Low 1 – 15 grains
Medium 16 – 90 grains
High 91 – 1500 grains
Very High 1500 + grains
The pollen count tends to run high early in the morning on warm, dry days. Cold, rainy days often yield lower pollen counts. You can get more information about pollen from The National Institute of Allergies and Infectious Diseases. See “Airborne Allergens, Something In The Air.”www.niaid.nih.gov/topics/allergicdiseases/documents/airborne_allergens.pdf
Many websites report the daily pollen count in your geographic area, including:
The National Allergy Bureau
If you are allergy prone it’s a good idea to check the pollen count daily, so you can protect yourself accordingly.
This is a branch of the California Environmental Protection Agency that was established in 1967.
CARB was established prior to the passage of the Federal Clean Air Act, which makes California the only state that has its own regulatory board to establish and enforce air quality standards. Other states can choose to follow EPA or CARB standards.
CARB’s mission is to provide clean air to all Californians and to protect them from exposure to toxic airborne chemicals. California aggressively pursues scientific research to determine safe levels of particulate matter, volatile organic compounds (VOCs) and ground level ozone. The CARB is a valuable resource for learning about indoor air quality issues.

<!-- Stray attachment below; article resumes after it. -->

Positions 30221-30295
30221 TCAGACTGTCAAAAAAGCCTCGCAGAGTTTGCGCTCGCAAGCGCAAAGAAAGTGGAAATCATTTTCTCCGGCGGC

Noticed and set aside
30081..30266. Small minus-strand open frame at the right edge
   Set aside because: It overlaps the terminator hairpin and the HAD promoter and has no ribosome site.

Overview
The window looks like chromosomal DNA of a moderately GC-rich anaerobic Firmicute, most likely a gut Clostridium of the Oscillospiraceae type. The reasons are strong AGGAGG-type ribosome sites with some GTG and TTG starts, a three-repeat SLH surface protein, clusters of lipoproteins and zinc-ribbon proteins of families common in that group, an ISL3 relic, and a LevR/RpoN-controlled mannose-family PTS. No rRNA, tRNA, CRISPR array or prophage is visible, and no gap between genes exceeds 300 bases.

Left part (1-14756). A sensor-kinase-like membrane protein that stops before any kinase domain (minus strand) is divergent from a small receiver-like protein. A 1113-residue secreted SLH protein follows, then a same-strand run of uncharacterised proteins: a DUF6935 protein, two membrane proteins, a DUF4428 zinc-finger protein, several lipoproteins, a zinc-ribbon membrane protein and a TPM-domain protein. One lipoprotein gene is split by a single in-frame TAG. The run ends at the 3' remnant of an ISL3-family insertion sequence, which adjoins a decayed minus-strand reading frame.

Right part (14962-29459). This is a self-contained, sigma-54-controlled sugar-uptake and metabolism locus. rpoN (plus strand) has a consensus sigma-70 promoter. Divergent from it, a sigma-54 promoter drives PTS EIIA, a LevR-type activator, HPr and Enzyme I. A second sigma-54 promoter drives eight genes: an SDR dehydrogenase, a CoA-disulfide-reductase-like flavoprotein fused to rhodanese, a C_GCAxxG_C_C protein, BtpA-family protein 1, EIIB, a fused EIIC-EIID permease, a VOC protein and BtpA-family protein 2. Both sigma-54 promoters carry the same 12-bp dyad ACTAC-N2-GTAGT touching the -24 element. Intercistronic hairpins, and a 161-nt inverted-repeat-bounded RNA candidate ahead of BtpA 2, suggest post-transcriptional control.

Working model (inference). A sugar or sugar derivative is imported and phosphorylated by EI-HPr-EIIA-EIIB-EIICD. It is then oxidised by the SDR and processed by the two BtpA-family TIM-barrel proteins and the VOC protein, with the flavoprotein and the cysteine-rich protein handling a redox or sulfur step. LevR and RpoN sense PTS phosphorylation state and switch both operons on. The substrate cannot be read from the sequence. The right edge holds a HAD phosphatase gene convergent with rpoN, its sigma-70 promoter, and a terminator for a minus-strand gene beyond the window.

The CARB provides some important information about air cleaners. They caution strongly against the use of ozone generators, electrostatic precipitators, ionizers and photo-catalytic oxidation (POC) with ultra violet, stating, “All of these electronic technologies can produce significant amounts of ozone that result in unhealthful indoor air quality…”
The CARB reviews air purifier technologies, including HEPA filters for the removal of airborne particulates and activated carbon for the removal of airborne chemicals. While this information might be helpful in choosing air cleaning technologies, it does little to help you discern which HEPA filter provides enough surface area to be effective or which carbon filter is adequate for your needs.